Stabilized Not Controlled marks the third show I've been lucky enough to see with the gifted Frank Blocker. He gets special mention because in this one he plays the entire cast of characters--a tour de force he pulled off previously for the same theater, the well-named Visceral Theater Company in Southern Gothic Novel.
Here he seems to do fewer characters, which is almost a pity. Really, the man can do a crowd scene all by himself and yet keep a startling number of people distinct in the audience's minds! No mean feat, and almost mind-bogglingly wonderful to behold.
For Stabilized Not Controlled (which like Southern Gothic Novel he also wrote) Blocker seamlessly shifts from one persona to the next. Male, female, young, old, middle aged, lower class, homeless, middle class and the like. Each vivid, distinct and (most important) compelling. Even his villain Killer Joe--a more-than-a-little ruthless landlord--comes across as not a caricature but a human being. Watching this bigoted thug genuinely try to be "polite" and later actually warm to someone in his own icky way makes for one facet an enthralling show. So too his antagonist Lorna Breedlove, a septuagenarian sex addict in recovery (just as a concept I love this--the actual writing and performance proved a delight).
Part of Blocker's methods, incidentally, is to use fairly broad strokes when it comes to characterization. All his characters end up with strong gestures, signature physicalities like an extreme posture, a cast of the mouth, or the like. In the hands of a lesser artist, this would work as nothing more than farce. What Blocker brings to all that superlative technique makes us care. That something is and remains humanity.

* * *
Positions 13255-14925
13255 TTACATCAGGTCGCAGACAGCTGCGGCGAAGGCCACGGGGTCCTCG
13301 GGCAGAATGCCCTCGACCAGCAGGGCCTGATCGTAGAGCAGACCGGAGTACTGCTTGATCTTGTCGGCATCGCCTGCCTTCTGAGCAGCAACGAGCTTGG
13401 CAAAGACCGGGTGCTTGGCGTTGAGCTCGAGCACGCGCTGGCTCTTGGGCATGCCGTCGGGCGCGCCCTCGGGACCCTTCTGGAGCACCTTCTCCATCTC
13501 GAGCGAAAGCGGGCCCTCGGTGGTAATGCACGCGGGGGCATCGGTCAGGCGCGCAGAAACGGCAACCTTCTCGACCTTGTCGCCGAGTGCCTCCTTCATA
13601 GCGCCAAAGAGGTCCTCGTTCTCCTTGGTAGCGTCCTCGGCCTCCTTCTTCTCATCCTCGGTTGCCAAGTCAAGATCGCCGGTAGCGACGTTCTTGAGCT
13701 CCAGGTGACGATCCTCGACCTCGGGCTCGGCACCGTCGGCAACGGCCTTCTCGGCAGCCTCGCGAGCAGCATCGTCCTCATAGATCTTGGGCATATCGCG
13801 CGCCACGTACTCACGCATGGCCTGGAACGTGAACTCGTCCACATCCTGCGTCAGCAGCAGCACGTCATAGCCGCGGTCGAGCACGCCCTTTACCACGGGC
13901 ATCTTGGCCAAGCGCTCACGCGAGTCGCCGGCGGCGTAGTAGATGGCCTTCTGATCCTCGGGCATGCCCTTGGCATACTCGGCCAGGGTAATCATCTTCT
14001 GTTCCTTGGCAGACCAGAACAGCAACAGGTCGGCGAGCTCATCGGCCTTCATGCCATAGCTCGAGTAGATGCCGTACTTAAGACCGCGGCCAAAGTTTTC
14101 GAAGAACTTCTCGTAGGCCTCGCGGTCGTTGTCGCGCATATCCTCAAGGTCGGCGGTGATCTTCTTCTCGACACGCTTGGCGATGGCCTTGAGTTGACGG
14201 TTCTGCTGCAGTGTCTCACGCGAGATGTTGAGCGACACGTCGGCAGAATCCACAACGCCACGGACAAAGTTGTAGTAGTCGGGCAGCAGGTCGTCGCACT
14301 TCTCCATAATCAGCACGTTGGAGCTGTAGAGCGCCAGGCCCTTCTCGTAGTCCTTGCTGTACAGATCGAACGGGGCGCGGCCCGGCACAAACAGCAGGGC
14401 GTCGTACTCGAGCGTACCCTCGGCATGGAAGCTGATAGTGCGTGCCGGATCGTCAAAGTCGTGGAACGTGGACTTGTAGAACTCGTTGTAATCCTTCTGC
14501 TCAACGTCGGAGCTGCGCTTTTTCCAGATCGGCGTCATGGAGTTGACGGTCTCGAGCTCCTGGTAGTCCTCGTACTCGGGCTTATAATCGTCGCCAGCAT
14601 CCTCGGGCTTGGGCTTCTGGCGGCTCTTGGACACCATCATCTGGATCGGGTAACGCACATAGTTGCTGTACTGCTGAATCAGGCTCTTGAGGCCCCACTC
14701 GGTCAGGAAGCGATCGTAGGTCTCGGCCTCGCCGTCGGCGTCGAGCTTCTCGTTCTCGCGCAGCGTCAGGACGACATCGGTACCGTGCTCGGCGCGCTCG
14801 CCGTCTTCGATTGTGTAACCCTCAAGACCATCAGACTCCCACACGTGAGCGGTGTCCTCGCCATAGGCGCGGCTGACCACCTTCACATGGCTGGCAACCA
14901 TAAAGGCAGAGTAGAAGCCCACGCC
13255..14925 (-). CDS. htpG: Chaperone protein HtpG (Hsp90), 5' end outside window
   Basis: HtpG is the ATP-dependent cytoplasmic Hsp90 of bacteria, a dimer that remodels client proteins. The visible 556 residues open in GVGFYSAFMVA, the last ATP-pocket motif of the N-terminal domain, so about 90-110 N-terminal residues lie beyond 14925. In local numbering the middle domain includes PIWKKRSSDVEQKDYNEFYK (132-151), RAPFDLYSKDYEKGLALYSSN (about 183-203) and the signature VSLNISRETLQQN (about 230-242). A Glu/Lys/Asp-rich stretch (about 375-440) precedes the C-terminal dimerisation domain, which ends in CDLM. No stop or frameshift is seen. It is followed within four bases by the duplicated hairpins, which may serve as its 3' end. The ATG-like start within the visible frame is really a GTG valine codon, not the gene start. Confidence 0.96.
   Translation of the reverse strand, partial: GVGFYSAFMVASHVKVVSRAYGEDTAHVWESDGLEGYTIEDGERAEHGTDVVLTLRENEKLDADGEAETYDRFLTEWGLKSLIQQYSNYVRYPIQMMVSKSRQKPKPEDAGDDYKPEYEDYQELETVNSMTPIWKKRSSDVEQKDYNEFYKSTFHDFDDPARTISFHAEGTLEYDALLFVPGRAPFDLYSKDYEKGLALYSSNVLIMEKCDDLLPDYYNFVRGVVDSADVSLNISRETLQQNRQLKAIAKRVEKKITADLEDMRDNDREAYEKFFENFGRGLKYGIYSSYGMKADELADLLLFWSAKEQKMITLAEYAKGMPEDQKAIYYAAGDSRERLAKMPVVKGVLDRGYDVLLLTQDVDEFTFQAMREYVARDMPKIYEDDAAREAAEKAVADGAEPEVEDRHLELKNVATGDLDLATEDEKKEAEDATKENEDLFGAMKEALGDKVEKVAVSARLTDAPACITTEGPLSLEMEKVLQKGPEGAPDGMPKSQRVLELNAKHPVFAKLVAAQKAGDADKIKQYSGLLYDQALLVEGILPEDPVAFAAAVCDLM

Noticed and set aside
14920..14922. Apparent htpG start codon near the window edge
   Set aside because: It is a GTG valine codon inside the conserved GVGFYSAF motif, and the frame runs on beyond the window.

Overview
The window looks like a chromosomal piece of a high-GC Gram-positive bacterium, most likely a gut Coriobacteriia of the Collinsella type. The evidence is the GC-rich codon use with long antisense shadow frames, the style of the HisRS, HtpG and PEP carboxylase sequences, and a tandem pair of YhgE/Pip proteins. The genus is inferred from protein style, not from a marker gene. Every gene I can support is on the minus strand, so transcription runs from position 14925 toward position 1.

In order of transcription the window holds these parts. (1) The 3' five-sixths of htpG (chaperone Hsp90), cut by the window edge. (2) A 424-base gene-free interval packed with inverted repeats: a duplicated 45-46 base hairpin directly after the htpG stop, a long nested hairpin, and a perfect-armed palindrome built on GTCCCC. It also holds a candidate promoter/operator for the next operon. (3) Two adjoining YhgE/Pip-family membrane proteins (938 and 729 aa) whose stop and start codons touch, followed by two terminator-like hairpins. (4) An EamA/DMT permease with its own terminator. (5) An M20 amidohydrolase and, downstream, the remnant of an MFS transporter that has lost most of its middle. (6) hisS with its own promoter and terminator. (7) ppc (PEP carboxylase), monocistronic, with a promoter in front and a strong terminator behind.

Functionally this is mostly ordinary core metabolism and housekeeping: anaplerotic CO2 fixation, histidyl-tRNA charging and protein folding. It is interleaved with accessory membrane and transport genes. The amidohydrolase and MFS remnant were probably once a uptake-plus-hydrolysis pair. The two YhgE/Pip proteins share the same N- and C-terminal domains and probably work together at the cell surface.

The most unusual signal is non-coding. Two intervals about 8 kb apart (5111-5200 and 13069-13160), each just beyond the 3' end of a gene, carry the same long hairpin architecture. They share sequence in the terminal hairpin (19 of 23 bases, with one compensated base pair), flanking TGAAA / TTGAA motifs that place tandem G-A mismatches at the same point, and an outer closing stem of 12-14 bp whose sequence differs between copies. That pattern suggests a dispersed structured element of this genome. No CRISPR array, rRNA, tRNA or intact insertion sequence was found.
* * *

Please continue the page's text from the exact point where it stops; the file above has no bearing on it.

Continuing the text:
As far as the plot goes, we get a glimpse into a long-running war between a landlord and his tenants. The former doesn't like to fix things or spend money if he can help it. Well, no landlord does! He however simply doesn't fix them, does all he can to push tenants out so he can raise rents, seems genuinely amazed the tenants can form their own association without his permission! The tenants themselves make for quite a menagerie of human diversity, including a stoner as well as a gay accountant and an aging actress with her boyfriend (who gains a nickname that is just a little bit of genius all but itself). Although there is indeed a plot--with beginning, middle and clear-cut end--the play really acts as a glimpse into the life of this building's society. We get a sense of others who have lived here and others who shall yet follow. Which proves fascinating as well as moving in the end.
Plus funny. Quite often.
This play forms part of the 2013 Hollywood Fringe, ending far too soon in my eyes with final performance Saturday June 29, 2013 at The Lex 6760 Lexington Ave, Hollywood, CA at 10:30pm. I can honestly say missing this show would qualify as a tragedy. A minor one, to be sure--not like anyone's life is at stake--but a tragedy all the same. See it and you'll understand what I mean!